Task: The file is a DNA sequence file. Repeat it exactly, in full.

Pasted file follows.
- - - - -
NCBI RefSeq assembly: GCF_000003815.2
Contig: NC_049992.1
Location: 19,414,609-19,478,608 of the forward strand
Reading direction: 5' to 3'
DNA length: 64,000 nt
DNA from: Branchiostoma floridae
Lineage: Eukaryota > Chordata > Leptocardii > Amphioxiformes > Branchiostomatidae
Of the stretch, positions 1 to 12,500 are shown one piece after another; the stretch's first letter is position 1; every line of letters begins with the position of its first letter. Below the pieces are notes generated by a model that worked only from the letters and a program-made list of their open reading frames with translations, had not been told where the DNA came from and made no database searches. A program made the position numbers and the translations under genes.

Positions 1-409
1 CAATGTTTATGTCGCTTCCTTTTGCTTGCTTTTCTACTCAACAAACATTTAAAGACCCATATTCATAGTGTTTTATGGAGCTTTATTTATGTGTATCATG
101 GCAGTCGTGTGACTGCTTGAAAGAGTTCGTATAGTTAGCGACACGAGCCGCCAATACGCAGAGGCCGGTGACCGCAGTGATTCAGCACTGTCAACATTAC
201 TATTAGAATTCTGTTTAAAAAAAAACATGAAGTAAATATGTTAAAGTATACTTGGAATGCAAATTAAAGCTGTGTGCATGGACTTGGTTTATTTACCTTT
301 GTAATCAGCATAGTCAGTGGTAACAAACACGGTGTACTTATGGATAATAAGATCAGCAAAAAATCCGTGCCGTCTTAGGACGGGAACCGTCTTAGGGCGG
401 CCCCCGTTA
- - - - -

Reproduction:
NCBI RefSeq assembly: GCF_000003815.2
Contig: NC_049992.1
Location: 19,414,609-19,478,608 of the forward strand
Reading direction: 5' to 3'
DNA length: 64,000 nt
DNA from: Branchiostoma floridae
Lineage: Eukaryota > Chordata > Leptocardii > Amphioxiformes > Branchiostomatidae
Of the stretch, positions 1 to 12,500 are shown one piece after another; the stretch's first letter is position 1; every line of letters begins with the position of its first letter. Below the pieces are notes generated by a model that worked only from the letters and a program-made list of their open reading frames with translations, had not been told where the DNA came from and made no database searches. A program made the position numbers and the translations under genes.

Positions 1-409
1 CAATGTTTATGTCGCTTCCTTTTGCTTGCTTTTCTACTCAACAAACATTTAAAGACCCATATTCATAGTGTTTTATGGAGCTTTATTTATGTGTATCATG
101 GCAGTCGTGTGACTGCTTGAAAGAGTTCGTATAGTTAGCGACACGAGCCGCCAATACGCAGAGGCCGGTGACCGCAGTGATTCAGCACTGTCAACATTAC
201 TATTAGAATTCTGTTTAAAAAAAAACATGAAGTAAATATGTTAAAGTATACTTGGAATGCAAATTAAAGCTGTGTGCATGGACTTGGTTTATTTACCTTT
301 GTAATCAGCATAGTCAGTGGTAACAAACACGGTGTACTTATGGATAATAAGATCAGCAAAAAATCCGTGCCGTCTTAGGACGGGAACCGTCTTAGGGCGG
401 CCCCCGTTA